The Literary Review Bad Sex in Fiction Award was instituted by Rhoda Koenig, a literary critic, and Auberon Waugh, then editor of the London-based Literary Review in 1993 for the most laughable descriptions of sex in a contemporary novel with the intention "to draw attention to the crude, tasteless, often perfunctory use of redundant passages of sexual description in the modern novel, and to discourage it."
When choosing their first winner, Auberon Waugh, editor of the Literary Review had claimed that he had to threaten Bragg with 'a hate Melvyn rally' before he would agree to appear in person at an Academy Club dinner to receive the award - a revolting statuette symbolising bad sex.
As Waugh put it, 'Melvyn accepted the award with the statutory modest remarks about how the prize had gone to the wrong chap and there were much more deserving recipients.'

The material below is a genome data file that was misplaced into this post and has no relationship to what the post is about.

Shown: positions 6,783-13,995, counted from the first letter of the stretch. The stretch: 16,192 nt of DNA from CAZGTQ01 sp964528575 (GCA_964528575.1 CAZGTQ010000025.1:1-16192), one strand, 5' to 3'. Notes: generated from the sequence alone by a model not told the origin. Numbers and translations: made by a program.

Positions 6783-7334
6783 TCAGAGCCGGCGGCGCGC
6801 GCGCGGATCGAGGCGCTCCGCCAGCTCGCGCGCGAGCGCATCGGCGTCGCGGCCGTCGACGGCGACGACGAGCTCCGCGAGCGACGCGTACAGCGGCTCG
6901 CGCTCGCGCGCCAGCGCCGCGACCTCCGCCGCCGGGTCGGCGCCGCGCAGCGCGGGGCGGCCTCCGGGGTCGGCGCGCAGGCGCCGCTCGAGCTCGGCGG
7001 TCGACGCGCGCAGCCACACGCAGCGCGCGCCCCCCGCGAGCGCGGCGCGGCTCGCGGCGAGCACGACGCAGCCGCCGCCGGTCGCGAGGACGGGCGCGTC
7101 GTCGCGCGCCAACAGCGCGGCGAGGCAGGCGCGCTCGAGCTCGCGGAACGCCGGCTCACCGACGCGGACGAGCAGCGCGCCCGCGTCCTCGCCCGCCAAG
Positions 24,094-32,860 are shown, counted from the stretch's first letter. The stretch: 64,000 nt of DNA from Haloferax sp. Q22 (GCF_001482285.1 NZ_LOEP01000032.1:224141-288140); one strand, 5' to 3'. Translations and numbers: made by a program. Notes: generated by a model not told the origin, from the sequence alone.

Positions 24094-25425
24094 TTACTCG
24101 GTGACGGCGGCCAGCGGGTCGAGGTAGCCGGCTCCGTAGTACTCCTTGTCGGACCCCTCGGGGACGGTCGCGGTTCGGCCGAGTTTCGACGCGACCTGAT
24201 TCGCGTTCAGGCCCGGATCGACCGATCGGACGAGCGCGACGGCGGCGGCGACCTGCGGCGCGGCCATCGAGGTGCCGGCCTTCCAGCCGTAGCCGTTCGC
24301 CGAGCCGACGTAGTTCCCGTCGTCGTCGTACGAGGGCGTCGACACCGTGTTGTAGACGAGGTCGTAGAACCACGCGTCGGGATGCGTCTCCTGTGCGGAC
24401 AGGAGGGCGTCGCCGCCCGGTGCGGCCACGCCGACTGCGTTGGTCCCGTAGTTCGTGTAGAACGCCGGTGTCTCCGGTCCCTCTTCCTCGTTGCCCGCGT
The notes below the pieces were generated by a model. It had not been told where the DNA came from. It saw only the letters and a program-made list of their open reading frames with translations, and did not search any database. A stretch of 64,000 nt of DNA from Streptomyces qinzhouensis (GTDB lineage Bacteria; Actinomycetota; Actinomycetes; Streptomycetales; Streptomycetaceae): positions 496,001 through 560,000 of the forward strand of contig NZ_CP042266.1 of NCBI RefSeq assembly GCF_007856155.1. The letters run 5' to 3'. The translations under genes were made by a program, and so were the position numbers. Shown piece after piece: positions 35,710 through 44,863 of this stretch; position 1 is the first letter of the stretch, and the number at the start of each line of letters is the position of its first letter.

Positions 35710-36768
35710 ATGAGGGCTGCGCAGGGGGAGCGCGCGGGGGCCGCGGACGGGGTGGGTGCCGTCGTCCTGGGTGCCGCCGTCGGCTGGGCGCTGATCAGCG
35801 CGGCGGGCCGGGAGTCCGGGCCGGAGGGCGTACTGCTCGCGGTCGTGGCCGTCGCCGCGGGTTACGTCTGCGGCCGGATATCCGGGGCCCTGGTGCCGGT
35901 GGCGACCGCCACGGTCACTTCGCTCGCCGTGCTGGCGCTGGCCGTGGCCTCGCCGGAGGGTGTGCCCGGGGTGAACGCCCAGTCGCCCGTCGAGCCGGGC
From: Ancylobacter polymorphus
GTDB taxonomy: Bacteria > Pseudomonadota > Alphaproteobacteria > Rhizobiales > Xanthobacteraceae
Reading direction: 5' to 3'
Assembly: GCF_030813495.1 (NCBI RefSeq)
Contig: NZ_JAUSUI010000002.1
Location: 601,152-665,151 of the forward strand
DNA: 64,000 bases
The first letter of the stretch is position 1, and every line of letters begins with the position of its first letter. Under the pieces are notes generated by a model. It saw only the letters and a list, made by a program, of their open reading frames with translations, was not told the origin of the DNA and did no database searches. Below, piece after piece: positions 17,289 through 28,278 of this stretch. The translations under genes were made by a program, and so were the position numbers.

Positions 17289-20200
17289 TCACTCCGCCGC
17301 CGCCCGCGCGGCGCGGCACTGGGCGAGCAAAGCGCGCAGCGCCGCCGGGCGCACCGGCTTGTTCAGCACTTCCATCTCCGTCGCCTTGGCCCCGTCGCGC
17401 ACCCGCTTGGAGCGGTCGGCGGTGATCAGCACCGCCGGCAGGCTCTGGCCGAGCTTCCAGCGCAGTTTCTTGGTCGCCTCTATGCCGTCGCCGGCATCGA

But as Waugh confessed, "The real reason we picked on him was that he was the most famous (literary) man we could think of, so it was good publicity to go for him."
A list of winners and excerpts from the winning passages:
1993: Melvin Bragg, A Time to Dance, which described various body parts as
"a relief map of mysteries"
1994: Philip Hook, The Stonebreakers
"Their jaws ground in feverish mutual mastication. Saliva and sweat. Sweat and saliva. There was a purposeful shedding of clothing. They became some mad mobile sculpture"
1995: Philip Kerr, Gridiron
"Detaching mind from over-eager gnomon and its exquisitely appointed, shadowy task, he began to make love to her."
1996: David Huggins, The Big Kiss
"Liz squeaked like wet rubber"
1997: Nicholas Royle, The Matter of the Heart
"She made a noise somewhere between a beached seal and a police siren"
We welcome mail from readers providing us with fuller passages from the above winning or the nominated and shortlisted passages
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